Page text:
Tom

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post #27 of 35 (permalink) Old 04-14-2008, 06:03 PM Thread Starter
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Quote:
Originally Posted by BLARNEY View Post
Seems to me the bullseye was painted on the guy for his breech of promise
after the crash..... rather than the crash itself.

Tom
Exactly. the guy didn't have to promise me anything, but he did, and I expect him to live up to his word.

Greg, the post was fairly explanatory in most aspects, I think. This happened the year before last, I obviously still ride, and I love it. I thought for a long time about how I wanted to formulate this thread as being informative and somewhat educational to newer riders, while at the same time letting the guy who hit me know that I'm disappointed in him. If he feels bad because I'm harsh about it, you know what? Not my problem. He could have hurt me and others way worse. I'm telling you, there where a ton of riders all around us, and I was amazed he only took me and 1 other guy out (I didn't even mention that, mostly because the 3rd guy was more or less all right). What if he had killed someone? How many times have you talked to a newer rider who was way over his head, only to have him give you every reason under the sun as to why he's doing it all wrong EXCEPT that he really just doesn't know what he's doing?

I didn't specify in my post that this guy wasn't a totally new rider. He told me he had done a few other days. He also told me that the bike had been squirrelly all day while he was braking for this corner; I tactfully suggested that perhaps the problem might lie with him as he was riding a brand new R6, and I've yet to see a newer rider find the limits of one of those, but he didn't really get it. Believe me, this guy was over his head. If I was dicing it out with another experienced rider such as yourself, Wink, Grasshopper, etc, and you crashed me out, I wouldn't be too bothered by it at all, because we have similar abilities and it's a blast to race with someone you know and trust, but sometimes, shit happens. If, on the other hand, another rider stuffs me or hits me just because his ego can't handle the fact that I might be faster than him, well, that's not cool at all. More times than I can count, I've had riders in front of me slow down to enter a corner just to speed back up and actually run me off the track when they realized I was passing them, and I was executing a safe pass. That's ego, and that's bullshit. Believe me, I have never, and will never, run another rider off the track or otherwise jeopardize his safety because I'm upset that he's getting by me. That kind of thing shouldn't happen in racing, much less track days.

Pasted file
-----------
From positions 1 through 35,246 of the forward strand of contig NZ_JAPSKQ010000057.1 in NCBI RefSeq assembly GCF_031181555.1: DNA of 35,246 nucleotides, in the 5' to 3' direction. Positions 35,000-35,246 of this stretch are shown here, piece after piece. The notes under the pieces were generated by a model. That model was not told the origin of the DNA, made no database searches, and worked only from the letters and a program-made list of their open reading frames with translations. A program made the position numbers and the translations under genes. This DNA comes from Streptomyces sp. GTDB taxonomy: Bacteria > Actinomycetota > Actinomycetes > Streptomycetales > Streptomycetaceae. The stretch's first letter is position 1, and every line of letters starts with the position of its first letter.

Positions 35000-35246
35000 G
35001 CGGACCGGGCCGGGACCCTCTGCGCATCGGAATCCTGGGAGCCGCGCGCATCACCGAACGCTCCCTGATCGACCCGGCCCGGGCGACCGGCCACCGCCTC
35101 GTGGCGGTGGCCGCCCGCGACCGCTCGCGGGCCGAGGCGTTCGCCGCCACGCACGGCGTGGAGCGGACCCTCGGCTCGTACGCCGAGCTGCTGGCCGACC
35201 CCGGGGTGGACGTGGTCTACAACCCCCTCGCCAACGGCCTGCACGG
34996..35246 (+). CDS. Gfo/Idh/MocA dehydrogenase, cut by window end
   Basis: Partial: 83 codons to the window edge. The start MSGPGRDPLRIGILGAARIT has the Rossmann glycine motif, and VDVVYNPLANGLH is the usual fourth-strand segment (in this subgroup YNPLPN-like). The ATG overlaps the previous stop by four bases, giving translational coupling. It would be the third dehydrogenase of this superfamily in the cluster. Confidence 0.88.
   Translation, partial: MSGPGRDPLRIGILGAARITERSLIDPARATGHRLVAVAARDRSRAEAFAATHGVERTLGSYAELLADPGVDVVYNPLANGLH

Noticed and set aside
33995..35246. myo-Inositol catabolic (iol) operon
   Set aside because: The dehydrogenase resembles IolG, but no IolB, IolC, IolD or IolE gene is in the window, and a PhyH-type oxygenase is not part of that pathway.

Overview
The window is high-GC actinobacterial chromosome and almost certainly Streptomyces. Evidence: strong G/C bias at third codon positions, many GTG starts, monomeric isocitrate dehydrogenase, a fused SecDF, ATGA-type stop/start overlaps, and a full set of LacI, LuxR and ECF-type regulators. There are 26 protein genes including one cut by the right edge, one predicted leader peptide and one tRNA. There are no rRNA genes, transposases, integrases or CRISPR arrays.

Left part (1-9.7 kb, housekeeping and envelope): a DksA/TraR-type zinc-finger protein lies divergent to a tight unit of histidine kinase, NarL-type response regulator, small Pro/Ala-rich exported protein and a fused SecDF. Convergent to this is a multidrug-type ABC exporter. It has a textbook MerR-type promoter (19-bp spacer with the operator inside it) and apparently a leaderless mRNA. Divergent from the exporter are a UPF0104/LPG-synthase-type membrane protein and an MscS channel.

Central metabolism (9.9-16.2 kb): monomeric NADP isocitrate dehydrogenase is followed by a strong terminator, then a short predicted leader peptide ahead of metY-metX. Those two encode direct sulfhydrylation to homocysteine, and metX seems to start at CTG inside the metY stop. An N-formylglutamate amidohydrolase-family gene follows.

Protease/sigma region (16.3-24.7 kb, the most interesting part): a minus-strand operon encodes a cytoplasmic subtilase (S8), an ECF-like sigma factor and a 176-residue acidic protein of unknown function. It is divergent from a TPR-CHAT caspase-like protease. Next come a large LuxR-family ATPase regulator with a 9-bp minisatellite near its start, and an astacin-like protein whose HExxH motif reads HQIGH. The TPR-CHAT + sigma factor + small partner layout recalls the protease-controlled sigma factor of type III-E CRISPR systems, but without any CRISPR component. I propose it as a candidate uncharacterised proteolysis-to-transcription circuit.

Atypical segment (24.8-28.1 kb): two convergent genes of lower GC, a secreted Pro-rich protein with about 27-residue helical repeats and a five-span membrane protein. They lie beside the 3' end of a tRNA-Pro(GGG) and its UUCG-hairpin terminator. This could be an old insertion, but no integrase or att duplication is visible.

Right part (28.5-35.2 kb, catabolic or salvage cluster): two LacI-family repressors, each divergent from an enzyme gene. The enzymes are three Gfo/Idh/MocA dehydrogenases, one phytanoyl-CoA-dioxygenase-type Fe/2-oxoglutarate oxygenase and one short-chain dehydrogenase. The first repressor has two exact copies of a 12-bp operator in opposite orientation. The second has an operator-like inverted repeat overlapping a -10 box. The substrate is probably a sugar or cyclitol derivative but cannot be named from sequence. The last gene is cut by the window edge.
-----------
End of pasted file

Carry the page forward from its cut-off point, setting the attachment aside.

It seems from the replies that most everyone got my point, which was that this is a serious sport, with serious consequences to mistakes, so people should take it seriously. Too many (1 would be too many) meatheads go out on the track with no regard whatsoever for the safety of their fellow riders, and that's just wrong. Of course this sport rocks. I would never disparage it in any way. I will, however, speak up if and when I see someone posing a hazard to others, and I'll also relate my personal experiences if it helps someone to understand another aspect of the sport, whether it's a positive or negative. This was just a little more detailed than the warnings which are issued at every rider meeting.

As to me teaching again, I won't say never, but at this point, it doesn't fit my risk/benefit equation. I'd love to do it; I actually went to school to be a teacher, and it's a wonderful feeling to see things click whenever you teach anybody anything about anything. Unfortunately, I had the bad luck to get nailed, and it made me realize that being on the track with less experienced riders can be more dangerous than going balls to the wall in "A" group. Of course what happened to me is a rare occurance, but if telling the tale makes one person think about the possible consequences of their actions and prevents them from making a mistake, then I contend that it's a good thing.

Trust me, I'm over the incident itself. I just consider the other rider's failure to fulfill his promise the final chapter of this epic saga. If he sees this and feels worse, good. He should. We should all feel remorse for our mistakes. Also, if we're ever in the same place, if he wants to come over and apologize to me, that would be greatly appreciated. As of now, though, I'm not terribly impressed by his integrity, or rather, lack of it.

See you at the track!

Quote:
Originally Posted by maoisn View Post
There will always be a better ride out there. It's not the bike that bends, it's the rider. There is no spoon.